3. The perfusion filter catheter of claim 1, wherein said embolic filter assembly is resiliently biased toward the expanded state.
4. The perfusion filter catheter of claim 1, wherein said embolic filter assembly includes a means to actively expand said embolic filter assembly within the aorta.
5. The perfusion filter catheter of claim 4, wherein said means to actively expand said embolic filter assembly comprises a plurality of actuation members connected to an outer periphery of said embolic filter assembly.
6. The perfusion filter catheter of claim 5 wherein said actuation members comprise a plurality of actuation wires slidably received within at least one actuation wire lumen within said elongated catheter shaft, said actuation wires having distal ends connected to the outer periphery of said embolic filter assembly.
7. The perfusion filter catheter of claim 1, wherein said embolic filter assembly has an outer periphery and said elongated catheter shaft is approximately tangential to said outer periphery of said embolic filter assembly when said embolic filter assembly is in the expanded state.
8. The perfusion filter catheter of claim 1 wherein said filter mesh comprises a plurality of regions having different pore sizes.
9. The perfusion filter catheter of claim 1 wherein said standoff members comprise a plurality of longitudinally oriented wire standoff members.
10. The perfusion filter catheter of claim 1 wherein said embolic filter assembly is configured with a conical upstream section and an approximately cylindrical extension extending downstream of said conical upstream section.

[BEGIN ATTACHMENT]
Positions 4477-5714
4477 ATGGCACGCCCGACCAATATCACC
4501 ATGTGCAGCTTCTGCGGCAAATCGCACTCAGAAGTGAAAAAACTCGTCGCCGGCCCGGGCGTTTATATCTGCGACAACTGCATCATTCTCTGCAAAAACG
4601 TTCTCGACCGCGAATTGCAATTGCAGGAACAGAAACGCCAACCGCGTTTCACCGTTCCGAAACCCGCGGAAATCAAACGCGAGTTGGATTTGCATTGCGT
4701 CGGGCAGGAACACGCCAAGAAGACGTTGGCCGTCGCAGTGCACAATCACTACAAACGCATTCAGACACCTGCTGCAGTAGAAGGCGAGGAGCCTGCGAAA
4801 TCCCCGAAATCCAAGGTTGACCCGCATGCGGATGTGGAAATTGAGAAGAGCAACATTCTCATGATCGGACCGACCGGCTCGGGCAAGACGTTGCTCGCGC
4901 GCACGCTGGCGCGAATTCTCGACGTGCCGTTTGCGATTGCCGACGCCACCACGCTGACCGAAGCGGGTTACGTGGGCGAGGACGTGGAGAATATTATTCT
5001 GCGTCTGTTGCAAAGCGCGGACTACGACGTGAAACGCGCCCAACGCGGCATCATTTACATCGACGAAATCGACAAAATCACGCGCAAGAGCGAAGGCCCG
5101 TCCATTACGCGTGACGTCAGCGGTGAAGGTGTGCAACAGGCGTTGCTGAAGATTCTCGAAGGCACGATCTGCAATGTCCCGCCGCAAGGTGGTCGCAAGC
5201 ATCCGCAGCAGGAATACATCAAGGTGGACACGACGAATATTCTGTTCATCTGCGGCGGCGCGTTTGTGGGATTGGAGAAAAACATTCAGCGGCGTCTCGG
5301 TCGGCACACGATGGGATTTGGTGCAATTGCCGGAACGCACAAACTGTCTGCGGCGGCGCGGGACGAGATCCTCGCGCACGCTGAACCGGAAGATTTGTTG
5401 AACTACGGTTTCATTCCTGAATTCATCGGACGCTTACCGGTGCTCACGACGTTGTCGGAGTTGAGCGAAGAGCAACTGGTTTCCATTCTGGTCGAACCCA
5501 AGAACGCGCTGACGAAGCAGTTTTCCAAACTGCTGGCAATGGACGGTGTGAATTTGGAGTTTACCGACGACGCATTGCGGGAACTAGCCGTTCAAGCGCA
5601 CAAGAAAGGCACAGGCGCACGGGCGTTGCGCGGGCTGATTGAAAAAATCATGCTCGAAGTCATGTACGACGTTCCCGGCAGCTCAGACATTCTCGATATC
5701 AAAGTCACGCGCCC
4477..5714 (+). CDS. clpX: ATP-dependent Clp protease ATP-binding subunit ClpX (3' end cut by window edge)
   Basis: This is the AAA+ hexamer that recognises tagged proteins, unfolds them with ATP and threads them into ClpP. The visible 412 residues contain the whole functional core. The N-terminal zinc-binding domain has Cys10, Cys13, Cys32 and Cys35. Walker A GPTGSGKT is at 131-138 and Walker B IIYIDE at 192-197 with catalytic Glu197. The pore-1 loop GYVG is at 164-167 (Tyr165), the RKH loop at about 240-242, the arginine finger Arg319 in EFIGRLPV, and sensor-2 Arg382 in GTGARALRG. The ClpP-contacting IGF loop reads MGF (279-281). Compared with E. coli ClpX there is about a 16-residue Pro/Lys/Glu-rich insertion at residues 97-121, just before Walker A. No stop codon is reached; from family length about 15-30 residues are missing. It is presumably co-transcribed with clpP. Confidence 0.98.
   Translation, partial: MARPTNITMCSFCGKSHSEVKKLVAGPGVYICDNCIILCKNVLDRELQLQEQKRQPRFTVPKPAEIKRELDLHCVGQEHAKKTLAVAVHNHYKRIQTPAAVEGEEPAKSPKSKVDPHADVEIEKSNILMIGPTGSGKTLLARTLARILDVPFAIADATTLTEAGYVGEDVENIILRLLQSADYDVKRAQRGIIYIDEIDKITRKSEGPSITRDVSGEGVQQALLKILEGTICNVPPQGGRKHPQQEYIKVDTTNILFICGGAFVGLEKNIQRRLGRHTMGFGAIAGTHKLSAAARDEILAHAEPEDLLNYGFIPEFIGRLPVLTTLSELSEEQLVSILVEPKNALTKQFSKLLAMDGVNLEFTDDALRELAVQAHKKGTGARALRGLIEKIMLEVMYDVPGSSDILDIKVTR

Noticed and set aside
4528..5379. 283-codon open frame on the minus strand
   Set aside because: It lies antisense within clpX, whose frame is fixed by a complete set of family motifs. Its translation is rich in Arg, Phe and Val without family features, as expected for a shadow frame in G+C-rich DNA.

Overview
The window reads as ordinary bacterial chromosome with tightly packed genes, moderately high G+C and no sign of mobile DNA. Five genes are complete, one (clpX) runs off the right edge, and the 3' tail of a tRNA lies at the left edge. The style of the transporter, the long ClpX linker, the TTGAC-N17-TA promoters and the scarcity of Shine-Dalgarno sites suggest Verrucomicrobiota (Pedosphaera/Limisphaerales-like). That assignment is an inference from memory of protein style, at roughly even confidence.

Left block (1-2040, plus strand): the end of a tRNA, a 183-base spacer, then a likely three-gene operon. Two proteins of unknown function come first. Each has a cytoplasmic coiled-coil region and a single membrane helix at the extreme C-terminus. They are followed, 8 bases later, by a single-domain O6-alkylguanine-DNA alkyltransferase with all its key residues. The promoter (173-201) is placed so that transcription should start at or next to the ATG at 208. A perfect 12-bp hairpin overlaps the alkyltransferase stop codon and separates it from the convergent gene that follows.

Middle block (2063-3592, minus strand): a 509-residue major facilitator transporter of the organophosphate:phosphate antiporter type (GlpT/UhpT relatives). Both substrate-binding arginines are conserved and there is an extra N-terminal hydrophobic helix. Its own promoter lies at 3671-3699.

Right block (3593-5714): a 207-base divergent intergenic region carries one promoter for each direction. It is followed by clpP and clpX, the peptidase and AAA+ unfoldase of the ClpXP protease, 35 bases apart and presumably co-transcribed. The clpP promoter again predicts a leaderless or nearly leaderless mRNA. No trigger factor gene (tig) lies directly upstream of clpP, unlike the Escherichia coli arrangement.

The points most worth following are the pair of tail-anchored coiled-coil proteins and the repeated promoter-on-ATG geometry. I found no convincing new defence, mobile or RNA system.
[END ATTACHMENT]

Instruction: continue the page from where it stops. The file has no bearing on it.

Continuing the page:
11. The perfusion filter catheter of claim 1 further comprising a perfusion lumen within said elongated catheter shaft, said perfusion lumen being fluidly connected to a perfusion port on said elongated catheter shaft upstream of said filter mesh.
12. A perfusion filter catheter comprising:
an elongated catheter shaft,
an embolic filter assembly having a porous filter mesh mounted on said catheter shaft, said embolic filter assembly being expandable to engage an inner surface of a patient's aorta, said embolic filter assembly including a cage spaced apart from and surrounding said filter mesh for holding said filter mesh away from an inner wall of the aorta when said embolic filter assembly is in an expanded state.
13. The perfusion filter catheter of claim 12, further comprising a perfusion lumen within said elongated catheter shaft, said perfusion lumen being fluidly connected to a perfusion port on said elongated catheter shaft upstream of said filter mesh.
14. The perfusion filter catheter of claim 12, wherein said embolic filter assembly is configured with a conical upstream section and an approximately cylindrical extension extending downstream of said conical upstream section.
15. The perfusion filter catheter of claim 12, wherein said filter mesh includes a first pore size configured to capture microemboli and a second pore size configured to capture macroemboli.
16. The perfusion filter catheter of claim 15, wherein said first pore size is in the range of 1 to 100 micrometers and said second pore is in the range of 50 to 200 micrometers.
17. A perfusion filter catheter comprising:
an elongated catheter shaft,